How might we understand new television's invocation of the family? The first thing to note is that these invocations are not commitments to traditional "family values," where what's being affirmed is a nuclear family: The range of families for which characters act are quite broad and often not traditional. We are not dealing here with reproduction or property. Yet, we shouldn't think that these invocations aren't potentially regressive. Most new TV presents and responds to the increasing atomization and the breakdown in our world by withdrawing into and idolizing the institution most representative of it.
The family is conceived as the last site of functioning normative authority; it is presented somehow as exempt from the otherwise pervasive breakdown. The family, however, cannot carry this messianic weight — it will not be what saves us. At the same time, there are shows — here I would place Weeds (2005-12), Justified (2010-15) and Buffy the Vampire Slayer (1997-2003) — that locate their commitment to the family around the idea of the family as our best metaphor for political possibility. On such a view, the invocation of family signifies only a commitment to the sort of openness and "thinking without banisters" that Arendt described as essential to contemporary politics.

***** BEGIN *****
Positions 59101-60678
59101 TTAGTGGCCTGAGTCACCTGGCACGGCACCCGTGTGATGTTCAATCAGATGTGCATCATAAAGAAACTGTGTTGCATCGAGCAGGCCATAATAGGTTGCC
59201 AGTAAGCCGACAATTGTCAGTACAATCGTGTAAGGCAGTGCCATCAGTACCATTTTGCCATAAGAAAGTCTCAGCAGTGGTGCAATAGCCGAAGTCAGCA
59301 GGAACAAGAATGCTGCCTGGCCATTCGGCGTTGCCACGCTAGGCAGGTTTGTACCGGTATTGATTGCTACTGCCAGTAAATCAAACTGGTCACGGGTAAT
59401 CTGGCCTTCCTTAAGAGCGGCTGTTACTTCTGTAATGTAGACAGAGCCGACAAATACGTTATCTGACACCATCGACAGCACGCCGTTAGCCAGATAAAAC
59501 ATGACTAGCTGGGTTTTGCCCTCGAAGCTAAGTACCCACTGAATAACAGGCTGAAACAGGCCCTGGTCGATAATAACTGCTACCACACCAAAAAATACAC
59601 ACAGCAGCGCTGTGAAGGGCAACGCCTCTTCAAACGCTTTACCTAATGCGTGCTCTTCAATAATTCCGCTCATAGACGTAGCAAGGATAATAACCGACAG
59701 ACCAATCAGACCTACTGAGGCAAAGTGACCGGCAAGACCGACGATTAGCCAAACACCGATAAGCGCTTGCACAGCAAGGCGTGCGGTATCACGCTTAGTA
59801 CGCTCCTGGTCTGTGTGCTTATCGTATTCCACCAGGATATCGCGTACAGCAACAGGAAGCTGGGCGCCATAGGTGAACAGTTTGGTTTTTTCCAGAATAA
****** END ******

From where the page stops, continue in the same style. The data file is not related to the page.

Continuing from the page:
"Thinking without banisters" suggests that ability to introduce something new into the world, an ability that responds to a particular phenomenon by inventing the sort of concept or category that orients our relationship to it. In this way, such thinking operates independently of (even as it responds to) any existing normative authority; it is thereby entirely compatible with a seemingly total loss of such authority.
In short, the successes of new television harness the family to present a political picture that extols novelty, suggesting that, if anything saves us, it'll be something wholly human and yet wholly new. The great achievement of new television, then, like all good art, is its ability to bring into focus elements of the existing world even while suggesting that our focus cannot be only on these elements, or indeed on any presently existing elements. New television, however, excels and sometimes shows its radical potential (even more so than film, which always harbors the avant-garde), in the simple fact that it requires no training or deep learning to bear its fruits, remaining accessible essentially to anyone.